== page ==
Background Patient outcomes after acute myocardial infarction (AMI) are influenced by the combined activation of several distinct interrelated signaling pathways. Specifically acute-phase response proteins can neutralize inflammatory agents, minimize the extent of tissue damage, and participate in tissue repair and regeneration. We have investigated the evolution of immune response and complement system-related proteins in the early and late phase post-AMI and their potential association with tissue damage after the ischemic event. Methods Serum was analyzed by 2D-electrophoresis and mass-spectrometry (MALDI-TOF/TOF) in controls and de novo AMI-patients within the first 6 h after onset (admission time), and 3 days after. Results Among differential proteins two functional groups showed coordinated changes: immune response-inflammation (alpha-1B-glycoprotein, fetuin-A, serum amyloid P-component (SAP), and complex-forming glycoprotein HC) and complement system (C1r, C3 and factor-B). Immune-related proteins showed a decrease 3 days after admission except for SAP that depicted a progressive increase from the early phase. Specifically, fetuin-A decrease was associated with the extent of myocardial necrosis. C1r and C3 were increased in the early phase with a subsequent decrease 3 days after, being C1r levels at admission correlated with necrosis and troponin-T and GPT levels. Contrarily, factor-B was decreased in the early and late phase post-AMI. Conclusions Our results demonstrate that in the late phase post-AMI there is a coordinated decrease in immune response-inflammation proteins, except for SAP which showed an increase related to the specific activation of the classical complement pathway. Changes in immunity and complement-related proteins affect the severity of organ damage influencing prognosis after AMI. © 2013 Elsevier Ireland Ltd © 2013 Published by Elsevier Ireland Ltd.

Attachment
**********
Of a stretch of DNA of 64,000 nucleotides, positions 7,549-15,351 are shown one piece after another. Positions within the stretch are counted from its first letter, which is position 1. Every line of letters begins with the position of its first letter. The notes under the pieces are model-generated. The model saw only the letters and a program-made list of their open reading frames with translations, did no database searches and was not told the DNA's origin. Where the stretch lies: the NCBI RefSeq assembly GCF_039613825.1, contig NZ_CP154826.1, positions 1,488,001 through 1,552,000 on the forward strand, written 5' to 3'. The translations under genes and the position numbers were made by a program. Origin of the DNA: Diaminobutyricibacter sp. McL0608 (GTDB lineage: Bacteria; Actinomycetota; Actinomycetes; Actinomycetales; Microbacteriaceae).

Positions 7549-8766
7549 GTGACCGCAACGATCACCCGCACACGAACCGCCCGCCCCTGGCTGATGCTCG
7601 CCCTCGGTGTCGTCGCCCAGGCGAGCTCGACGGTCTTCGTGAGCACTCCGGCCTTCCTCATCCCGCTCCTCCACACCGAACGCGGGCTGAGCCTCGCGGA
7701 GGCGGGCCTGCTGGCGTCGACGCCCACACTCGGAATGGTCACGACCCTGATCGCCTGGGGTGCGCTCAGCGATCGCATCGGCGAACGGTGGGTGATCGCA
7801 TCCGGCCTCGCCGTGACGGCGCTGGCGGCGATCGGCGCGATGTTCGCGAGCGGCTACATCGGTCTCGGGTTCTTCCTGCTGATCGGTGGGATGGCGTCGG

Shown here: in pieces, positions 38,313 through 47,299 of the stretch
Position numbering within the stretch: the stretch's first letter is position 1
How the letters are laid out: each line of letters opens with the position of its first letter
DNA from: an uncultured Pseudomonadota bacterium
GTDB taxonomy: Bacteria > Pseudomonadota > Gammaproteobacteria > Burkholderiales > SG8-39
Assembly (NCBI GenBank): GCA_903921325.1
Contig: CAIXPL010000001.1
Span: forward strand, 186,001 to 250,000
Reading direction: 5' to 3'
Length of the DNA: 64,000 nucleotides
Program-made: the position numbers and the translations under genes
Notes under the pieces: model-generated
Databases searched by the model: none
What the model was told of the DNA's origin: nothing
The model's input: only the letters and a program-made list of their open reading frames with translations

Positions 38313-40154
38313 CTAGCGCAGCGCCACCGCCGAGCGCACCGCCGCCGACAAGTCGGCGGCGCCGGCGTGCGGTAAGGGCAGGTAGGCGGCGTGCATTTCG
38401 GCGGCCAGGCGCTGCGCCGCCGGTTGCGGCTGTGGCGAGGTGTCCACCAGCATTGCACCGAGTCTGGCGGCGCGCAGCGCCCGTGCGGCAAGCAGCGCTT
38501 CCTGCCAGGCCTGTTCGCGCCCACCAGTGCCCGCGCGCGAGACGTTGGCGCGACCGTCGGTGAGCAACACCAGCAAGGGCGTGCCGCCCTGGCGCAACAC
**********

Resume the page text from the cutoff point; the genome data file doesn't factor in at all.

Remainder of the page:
|Journal||International Journal of Cardiology|
|Publication status||Published - 15 Oct 2013|
- Acute myocardial infarction
- Acute-phase response